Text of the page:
Sticky notes from God

My first cousin, Larry Walsh, sent me these two sticky notes. They say a lot in just a few words.

Sort of like religious haiku.

Read and remember.

Friday, March 11, 2011

Woman gives her 4-legged friend mouth-to-mouth

I'm always on the lookout for a good dog story. That being the case, a piece from the Anchorage Daily News, reprinted this morning in The Charlotte Observer, immediately gripped me.

Seems there's a woman in Alaska who may be even more of a dog lover than yours truly.

Loves her sled dog "Miller" so much that she quit the Iditarod (1,150-mile sled dog race across Alaska) to give the suddenly collapsed Miller mouth-to-mouth and mush him back to a checkpoint (through the frozen, snowy wilderness) to a veterinarian.

Bottom line: Zoya DeNure (pictured with this blog post) helped save Miller' life. She didn't complete the Iditarod, but Miller--thanks to Zoya's loving, selfless care, an IV, warm blankets and a doctor's attention--is back on his feet wagging his tail and eager once again to be a sled dog.

Zoya, you da woman!

Miller, you da canine!

(Below is the entire woman saves dog heartwarming story:)

Iditarod turns into race to save stricken dog

By Beth Bragg
Anchorage Daily News

ANCHORAGE, Alaska Reunited with the dog she had feared dead, musher Zoya DeNure said she was done with the Iditarod for a while but not done with sled dog racing.

In fact, she's planning to enter the team - minus a male named Miller - in this weekend's Chatanika 200, a mid-distance race outside Fairbanks.

"You should see them. The dogs want to run. They've been training for the Iditarod. A 200-mile race is not going to faze them," DeNure, of Gakona, Alaska, said Wednesday, the day after she scratched from the Iditarod, which started last weekend, out of concern for one of her dogs.

Miller, a male believed to be 8 years old, collapsed in harness Monday night for reasons still unclear.

DeNure couldn't find a pulse and didn't get a response when she performed mouth-to-snout resuscitation. She put the animal in her sled basket and backtracked to the previous checkpoint at Rainy Pass, her heart in her throat and tears streaming down her face.

As DeNure mushed back to Rainy Pass, her team seemed to sense her urgency.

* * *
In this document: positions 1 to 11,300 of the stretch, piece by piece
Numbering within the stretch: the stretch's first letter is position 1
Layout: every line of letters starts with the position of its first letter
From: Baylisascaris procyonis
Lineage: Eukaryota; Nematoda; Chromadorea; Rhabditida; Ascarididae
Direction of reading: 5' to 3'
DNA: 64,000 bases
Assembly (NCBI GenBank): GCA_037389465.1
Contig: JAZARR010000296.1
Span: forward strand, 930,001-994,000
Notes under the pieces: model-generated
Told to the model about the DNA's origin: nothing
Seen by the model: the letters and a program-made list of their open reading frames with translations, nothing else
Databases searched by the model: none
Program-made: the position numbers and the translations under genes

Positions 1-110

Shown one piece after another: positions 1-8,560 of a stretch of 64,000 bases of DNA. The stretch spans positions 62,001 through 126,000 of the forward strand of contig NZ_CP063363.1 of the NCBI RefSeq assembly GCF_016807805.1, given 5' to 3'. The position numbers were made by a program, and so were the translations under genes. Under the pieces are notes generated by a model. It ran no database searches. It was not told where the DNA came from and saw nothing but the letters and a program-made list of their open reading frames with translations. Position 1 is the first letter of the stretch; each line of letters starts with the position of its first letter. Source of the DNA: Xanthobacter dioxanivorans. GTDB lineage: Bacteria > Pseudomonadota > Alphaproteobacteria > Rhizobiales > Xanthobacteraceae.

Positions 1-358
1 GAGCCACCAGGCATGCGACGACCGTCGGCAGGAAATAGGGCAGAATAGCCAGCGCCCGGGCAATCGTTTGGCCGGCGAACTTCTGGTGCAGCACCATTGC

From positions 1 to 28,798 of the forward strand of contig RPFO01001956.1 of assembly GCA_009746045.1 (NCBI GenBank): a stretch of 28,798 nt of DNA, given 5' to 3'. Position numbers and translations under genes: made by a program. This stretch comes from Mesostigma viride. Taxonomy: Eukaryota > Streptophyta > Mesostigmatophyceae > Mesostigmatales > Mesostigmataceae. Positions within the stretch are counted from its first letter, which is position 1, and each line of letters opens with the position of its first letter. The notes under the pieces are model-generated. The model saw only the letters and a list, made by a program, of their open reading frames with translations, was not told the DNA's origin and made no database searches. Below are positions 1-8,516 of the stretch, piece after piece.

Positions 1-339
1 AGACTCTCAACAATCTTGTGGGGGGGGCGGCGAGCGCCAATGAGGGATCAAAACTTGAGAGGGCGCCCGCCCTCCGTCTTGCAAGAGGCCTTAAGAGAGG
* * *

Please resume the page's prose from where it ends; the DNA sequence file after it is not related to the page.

"Our team speed was really good anyway but it felt like they knew we had to get back to Rainy Pass. They flew. They didn't even hesitate. It was like, 'Yep, Mom, we know.' They knew there was an emergency. They hurried."

Near Rainy Pass, Miller opened his eyes.

Once at the checkpoint, she carried a weak and shaking Miller inside.

"They put an IV in right away," DeNure said, and they covered the dog with blankets. For the rest of the night, Miller was weak - even after 10 hours, he was unable to walk, DeNure said.

At 6 the next morning, DeNure scratched from the race - even though, as some had reminded her, she could have dropped Miller and continued racing.

Tuesday morning, Miller was flown to Big Lake, where DeNure's husband, John Schandelmeier, waited.

"When I got him yesterday morning, he was his normal Miller self," said Schandelmeier. "The vets gave him a 100 percent clean bill of health. He's hydrated and everything's fine."

But the vets didn't advance any theories on what might have happened to Miller.

The mystery of Miller's collapse factored into DeNure's decision to quit. If the dog's problem had been diarrhea or a sore wrist or something else vets could pinpoint, dropping Miller and continuing down the trail would have been an option, she said.

"But it wasn't like that. I didn't know if he was going to make it," said DeNure, who didn't get a flight out of Rainy Pass until Wednesday, a day after Miller was flown out.

DeNure, 34, doesn't regret scratching.

"I made a good decision. I made the best decision for my dog and my dog team," she said. "I'm not going to jeopardize my dog team for a dog race. Miller's got a life, and he's going to live and be with us for a long time.

Wednesday, March 2, 2011

The woman who never forgets a face or a name

Ever met such a person?

I have.

Her name is Sheila Solomon.

She's cross media editor at the Chicago Tribune. (That's her picture with this blog post.)

I've gotten to know Sheila over the years as a good friend of the Department of Mass Communication at Winthrop University. She happens to be in town (in Rock Hill at Winthrop this week) in connection with the 22nd edition of Mass Communication Week at our university.

Knew her before Chicago in her capacity a few years ago as a key person in the newsroom at the Daily Press in Newport News, Va.

Once she meets you, she never forgets you.

I, on the other hand, don't have such a keen memory.

What's the old saying?

When you get old, the first three things that go are your hearing, your sight (and I can't remember the last one.)

Sheila, wish I were more like you.